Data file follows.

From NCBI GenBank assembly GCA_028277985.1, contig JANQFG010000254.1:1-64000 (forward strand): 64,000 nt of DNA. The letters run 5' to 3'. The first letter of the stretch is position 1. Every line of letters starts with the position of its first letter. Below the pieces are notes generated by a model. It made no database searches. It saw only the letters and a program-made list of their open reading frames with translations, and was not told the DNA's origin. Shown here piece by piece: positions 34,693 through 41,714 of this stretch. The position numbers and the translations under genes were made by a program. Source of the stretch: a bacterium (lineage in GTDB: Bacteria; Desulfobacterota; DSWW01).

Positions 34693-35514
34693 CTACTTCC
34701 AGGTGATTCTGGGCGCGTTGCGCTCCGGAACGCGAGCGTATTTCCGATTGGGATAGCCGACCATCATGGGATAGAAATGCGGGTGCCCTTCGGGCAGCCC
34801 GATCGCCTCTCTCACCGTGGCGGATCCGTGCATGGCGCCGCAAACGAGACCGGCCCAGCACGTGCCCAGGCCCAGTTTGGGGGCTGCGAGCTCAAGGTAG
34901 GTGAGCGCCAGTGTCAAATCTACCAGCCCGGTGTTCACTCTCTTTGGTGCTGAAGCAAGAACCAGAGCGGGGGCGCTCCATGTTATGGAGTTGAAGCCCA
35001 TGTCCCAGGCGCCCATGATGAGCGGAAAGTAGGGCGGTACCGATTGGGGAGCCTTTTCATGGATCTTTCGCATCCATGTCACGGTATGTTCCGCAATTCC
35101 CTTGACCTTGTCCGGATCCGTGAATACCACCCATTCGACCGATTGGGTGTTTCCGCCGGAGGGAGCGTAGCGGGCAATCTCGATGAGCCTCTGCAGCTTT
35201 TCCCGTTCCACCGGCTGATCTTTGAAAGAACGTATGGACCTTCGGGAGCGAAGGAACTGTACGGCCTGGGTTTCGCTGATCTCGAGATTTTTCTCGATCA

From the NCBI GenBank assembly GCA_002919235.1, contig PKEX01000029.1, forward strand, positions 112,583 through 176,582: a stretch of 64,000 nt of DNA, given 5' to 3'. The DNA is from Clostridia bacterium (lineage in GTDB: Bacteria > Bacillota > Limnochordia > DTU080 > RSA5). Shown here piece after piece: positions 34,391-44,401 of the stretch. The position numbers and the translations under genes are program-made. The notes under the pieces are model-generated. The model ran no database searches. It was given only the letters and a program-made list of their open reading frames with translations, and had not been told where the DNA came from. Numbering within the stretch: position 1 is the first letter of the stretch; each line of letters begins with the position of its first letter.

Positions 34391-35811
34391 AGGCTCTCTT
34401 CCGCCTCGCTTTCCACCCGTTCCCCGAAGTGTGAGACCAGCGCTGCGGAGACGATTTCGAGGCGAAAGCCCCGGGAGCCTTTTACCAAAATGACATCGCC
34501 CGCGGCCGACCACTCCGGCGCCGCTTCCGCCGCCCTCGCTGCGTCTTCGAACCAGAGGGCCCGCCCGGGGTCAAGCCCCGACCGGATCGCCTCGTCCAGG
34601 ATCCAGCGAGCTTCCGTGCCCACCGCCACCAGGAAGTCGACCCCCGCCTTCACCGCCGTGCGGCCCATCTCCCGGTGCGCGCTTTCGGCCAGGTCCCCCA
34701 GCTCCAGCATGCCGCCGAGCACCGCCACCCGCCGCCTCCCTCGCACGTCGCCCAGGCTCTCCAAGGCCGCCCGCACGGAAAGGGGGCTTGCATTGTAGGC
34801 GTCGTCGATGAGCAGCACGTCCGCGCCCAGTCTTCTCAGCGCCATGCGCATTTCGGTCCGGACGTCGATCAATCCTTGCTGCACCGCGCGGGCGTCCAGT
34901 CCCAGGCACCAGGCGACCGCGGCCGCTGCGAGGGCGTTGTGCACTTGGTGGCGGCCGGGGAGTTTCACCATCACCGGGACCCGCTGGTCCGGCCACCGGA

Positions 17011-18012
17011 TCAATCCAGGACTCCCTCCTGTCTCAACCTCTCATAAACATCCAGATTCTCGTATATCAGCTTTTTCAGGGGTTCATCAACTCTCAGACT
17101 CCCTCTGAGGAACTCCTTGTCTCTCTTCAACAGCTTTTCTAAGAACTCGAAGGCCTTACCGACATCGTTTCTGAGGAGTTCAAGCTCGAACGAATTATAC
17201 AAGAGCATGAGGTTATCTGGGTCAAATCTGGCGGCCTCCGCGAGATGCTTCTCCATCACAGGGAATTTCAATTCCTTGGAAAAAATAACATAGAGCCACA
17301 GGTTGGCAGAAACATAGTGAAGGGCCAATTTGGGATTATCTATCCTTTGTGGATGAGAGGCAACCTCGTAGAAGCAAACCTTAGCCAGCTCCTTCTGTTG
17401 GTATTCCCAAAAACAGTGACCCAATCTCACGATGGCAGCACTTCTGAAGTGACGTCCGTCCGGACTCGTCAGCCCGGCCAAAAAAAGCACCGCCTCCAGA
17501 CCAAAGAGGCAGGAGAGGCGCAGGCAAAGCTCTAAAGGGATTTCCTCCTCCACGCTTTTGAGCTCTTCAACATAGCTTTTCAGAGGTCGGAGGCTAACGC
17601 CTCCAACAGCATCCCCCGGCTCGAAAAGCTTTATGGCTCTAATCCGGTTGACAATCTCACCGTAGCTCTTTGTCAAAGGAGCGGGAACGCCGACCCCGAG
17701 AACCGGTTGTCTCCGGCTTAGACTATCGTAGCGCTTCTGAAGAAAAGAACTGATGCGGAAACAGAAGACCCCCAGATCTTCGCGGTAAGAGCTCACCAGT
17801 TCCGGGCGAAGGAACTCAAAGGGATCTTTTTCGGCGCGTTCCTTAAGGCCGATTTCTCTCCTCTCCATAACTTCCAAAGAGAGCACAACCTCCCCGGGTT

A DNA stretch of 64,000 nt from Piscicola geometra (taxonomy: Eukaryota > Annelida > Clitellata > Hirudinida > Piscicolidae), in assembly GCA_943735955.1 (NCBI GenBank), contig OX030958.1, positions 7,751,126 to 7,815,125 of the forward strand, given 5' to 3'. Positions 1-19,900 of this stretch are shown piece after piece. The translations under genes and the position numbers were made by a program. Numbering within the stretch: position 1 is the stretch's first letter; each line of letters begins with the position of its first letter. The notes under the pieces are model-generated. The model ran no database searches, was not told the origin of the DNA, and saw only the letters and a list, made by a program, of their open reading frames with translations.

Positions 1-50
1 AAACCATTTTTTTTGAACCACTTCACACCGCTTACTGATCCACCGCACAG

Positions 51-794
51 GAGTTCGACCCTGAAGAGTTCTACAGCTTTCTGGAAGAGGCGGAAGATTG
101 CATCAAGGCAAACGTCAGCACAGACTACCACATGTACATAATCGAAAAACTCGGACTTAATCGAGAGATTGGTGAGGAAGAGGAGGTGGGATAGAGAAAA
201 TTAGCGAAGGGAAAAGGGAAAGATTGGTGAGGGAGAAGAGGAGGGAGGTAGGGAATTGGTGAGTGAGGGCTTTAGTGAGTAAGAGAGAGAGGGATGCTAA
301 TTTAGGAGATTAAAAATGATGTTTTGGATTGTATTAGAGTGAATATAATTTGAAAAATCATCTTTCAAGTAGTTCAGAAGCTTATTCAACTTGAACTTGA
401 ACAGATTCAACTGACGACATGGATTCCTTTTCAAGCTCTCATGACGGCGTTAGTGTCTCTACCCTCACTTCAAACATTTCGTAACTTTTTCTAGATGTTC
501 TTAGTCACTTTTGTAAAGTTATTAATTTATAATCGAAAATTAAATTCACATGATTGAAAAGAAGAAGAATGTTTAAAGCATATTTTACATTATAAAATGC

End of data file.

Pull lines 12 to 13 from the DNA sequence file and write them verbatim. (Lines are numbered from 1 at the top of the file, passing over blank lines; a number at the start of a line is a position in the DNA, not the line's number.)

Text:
34391 AGGCTCTCTT
34401 CCGCCTCGCTTTCCACCCGTTCCCCGAAGTGTGAGACCAGCGCTGCGGAGACGATTTCGAGGCGAAAGCCCCGGGAGCCTTTTACCAAAATGACATCGCC